Clinically significant interactions

Warfarin and phenoprocumon

The interaction between SJW and warfarin or phenoprocumon has been identified from spontaneous case reports [20]. Four cases of decreased warfarin effect during SJW treatment were published in the Swedish bulletin of the Medical Products Agency (MPA) at the end of 1998. Between 1998 and December 2000 22 spontaneous case reports of interactions with warfarin have been reported to regulatory authorities in the EU. These ­interactions all resulted in unstable INR values, with a decrease in the INR value being the most commonly observed effect of SJW [21, 22].

The pharmacologically active S-enantiomer of warfarin is metabolized by CYP2C9 [23, 24] and the effect on the INR values suggests induction of CYP2C9 is occurring. However, this has still to be confirmed in vitro or in vivo.


An interaction with cyclosporin was initially identified from spontaneous case reports in Switzerland. Four case reports have now been published [25–27]. In addition one spontaneous case has been reported in the EU.

The published cases concerned patients who have received transplantation of heart (n = 2), kidney (n = 1) and pancreas (n = 1). Decreased blood concentrations of cyclosporin have been detected during SJW treatment and transplant graft rejection was observed in all of these cases. Some of the patients recovered spontaneously after stopping the SJW, while others required additional im­-munosuppressive therapy. The decrease in cyclosporin levels ranged from 25% [5] to 62% [25] within 3–4 weeks of starting SJW.

Thirty patients with kidney grafts in one institute were found to have significantly decreased levels of cyclosporin blood concentrations by a mean of 47% (range 33–62%). This led to increased cyclosporin doses by a mean of 46% (range 15–115%). After SJW was stopped, cyclosporin concentrations increased by a mean of 187% (range 84–292%) and the dose of cyclosporin had to be decreased to the levels given before SJW was taken [28].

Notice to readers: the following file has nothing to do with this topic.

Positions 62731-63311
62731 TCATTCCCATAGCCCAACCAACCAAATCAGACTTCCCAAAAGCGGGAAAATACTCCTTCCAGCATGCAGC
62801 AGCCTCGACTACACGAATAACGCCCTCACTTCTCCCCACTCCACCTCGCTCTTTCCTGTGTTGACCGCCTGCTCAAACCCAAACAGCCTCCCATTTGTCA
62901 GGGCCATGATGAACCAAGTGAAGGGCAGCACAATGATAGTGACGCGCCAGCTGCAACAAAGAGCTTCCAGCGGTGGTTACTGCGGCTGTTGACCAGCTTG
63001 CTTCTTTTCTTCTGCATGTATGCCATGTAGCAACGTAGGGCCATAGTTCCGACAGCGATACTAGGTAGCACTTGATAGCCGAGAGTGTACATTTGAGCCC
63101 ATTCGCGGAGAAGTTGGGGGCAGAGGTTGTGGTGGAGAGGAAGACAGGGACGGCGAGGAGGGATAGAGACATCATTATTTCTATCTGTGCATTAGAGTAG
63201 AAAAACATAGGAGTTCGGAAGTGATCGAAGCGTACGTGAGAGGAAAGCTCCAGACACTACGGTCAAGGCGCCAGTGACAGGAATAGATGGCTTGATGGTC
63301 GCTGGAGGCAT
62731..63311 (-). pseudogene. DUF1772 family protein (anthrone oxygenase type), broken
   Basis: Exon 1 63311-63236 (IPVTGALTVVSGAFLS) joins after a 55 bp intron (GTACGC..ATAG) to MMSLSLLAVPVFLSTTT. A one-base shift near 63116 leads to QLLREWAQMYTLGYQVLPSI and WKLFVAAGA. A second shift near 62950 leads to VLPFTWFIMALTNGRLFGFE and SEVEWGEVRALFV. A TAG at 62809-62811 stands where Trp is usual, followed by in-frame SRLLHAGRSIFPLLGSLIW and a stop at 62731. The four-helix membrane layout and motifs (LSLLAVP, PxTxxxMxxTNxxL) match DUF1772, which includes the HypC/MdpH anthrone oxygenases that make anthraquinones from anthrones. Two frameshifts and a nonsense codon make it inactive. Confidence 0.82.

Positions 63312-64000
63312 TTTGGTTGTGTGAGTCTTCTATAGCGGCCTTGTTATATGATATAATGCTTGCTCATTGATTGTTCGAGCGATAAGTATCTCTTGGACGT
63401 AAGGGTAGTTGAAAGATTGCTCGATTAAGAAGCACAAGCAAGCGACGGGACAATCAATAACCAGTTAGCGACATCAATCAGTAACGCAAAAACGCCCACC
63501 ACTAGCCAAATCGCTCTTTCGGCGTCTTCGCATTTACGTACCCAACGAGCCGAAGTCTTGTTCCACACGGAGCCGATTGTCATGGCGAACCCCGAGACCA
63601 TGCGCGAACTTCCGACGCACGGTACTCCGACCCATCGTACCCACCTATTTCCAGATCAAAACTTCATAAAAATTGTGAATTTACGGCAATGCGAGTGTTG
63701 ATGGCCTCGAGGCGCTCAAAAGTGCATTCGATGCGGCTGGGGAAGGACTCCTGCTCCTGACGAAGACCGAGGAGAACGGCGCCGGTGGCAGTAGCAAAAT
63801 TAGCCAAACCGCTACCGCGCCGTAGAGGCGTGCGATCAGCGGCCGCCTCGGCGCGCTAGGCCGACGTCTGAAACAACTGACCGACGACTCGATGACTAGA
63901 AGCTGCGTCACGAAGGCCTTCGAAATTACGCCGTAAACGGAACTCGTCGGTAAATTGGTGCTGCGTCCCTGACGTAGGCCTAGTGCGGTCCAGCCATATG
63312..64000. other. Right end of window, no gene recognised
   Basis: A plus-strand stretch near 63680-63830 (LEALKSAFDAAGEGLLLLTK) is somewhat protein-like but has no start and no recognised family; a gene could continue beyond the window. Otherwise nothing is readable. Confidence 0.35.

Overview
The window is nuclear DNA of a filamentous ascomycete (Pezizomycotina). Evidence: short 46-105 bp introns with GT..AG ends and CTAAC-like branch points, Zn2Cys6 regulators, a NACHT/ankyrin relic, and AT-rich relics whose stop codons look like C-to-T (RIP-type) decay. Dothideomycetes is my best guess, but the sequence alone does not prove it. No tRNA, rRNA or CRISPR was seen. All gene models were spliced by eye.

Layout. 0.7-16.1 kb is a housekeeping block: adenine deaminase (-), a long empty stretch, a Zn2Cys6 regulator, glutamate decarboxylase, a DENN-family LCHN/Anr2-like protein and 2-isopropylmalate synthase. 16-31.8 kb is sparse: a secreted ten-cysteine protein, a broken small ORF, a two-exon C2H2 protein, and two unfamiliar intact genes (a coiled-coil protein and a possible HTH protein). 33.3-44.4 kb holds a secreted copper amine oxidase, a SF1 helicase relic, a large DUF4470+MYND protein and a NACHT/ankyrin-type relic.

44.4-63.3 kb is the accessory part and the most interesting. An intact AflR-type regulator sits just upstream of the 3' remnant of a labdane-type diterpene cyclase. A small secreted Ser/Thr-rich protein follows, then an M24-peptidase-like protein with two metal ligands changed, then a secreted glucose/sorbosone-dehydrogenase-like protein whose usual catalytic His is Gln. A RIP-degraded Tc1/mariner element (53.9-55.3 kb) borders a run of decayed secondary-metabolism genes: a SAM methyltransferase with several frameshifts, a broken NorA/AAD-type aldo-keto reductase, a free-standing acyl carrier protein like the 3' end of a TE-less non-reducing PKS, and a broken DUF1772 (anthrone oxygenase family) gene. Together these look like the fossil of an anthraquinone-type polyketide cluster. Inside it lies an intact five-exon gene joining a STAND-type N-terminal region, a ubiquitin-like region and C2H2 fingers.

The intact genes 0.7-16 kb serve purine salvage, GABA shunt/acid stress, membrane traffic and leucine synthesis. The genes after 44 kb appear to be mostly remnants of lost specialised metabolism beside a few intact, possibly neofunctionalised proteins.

Cyclosporin has been shown to be a substrate of P-glycoprotein and metabolized by CYP3A4 [29, 30]. Therefore the induction of both CYP3A4 and P-­glycoprotein by constituent(s) of SJW may act to reduce the plasma level of cyclosporin to subtherapeutic levels [21]. This can lead to clinically significant consequences such as the rejection of a transplanted organ.

Oral contraceptives

The metabolism of oral contraceptives can vary between the products. However, all are metabolized by cytochrome P450 enzymes. The enzymes shown to be induced by SJW CYP1A2, 2C9 and 3A4 are all implicated [31–34].

Breakthrough bleeding among women taking both SJW and the oral contraceptive pill has been reported. As of December 2001, 7 cases of unplanned pregnancies possibly due to interactions with SJW have been reported through the Yellow Card Scheme in the UK and two cases have been reported in Sweden. A breakdown of these case reports is given in Table 3.

Table 3. Breakdown of unintended pregnancy case reports.
Age (years) Oral contraceptive (OC) Duration of OC treatment Duration of SJW treatment
21 Mercilon 8 months 3 months
30 Trinovum 3 years 3 months
23 Levonelle-2, Cilest 1 year on OC 1 months
34 Marvelon 9 months
31 Cilest 8 months 6 months
28 Ovran 30 5 months
37 Noriday 2 years 4 months
31 Trinovum 7 months 4 months
28 Trinordiol 9 years 6 months

These reactions are believed to be due to a lowering of drug levels, as a result of induction of CYP3A4 [21, 22], although, no blood concentrations have been recorded in the case reports received to date. However, in one preliminary interaction study, which has been presented in abstract form only, no changes in blood oestrogen concentration were observed after administration of hypericum extract Ze 117 [35].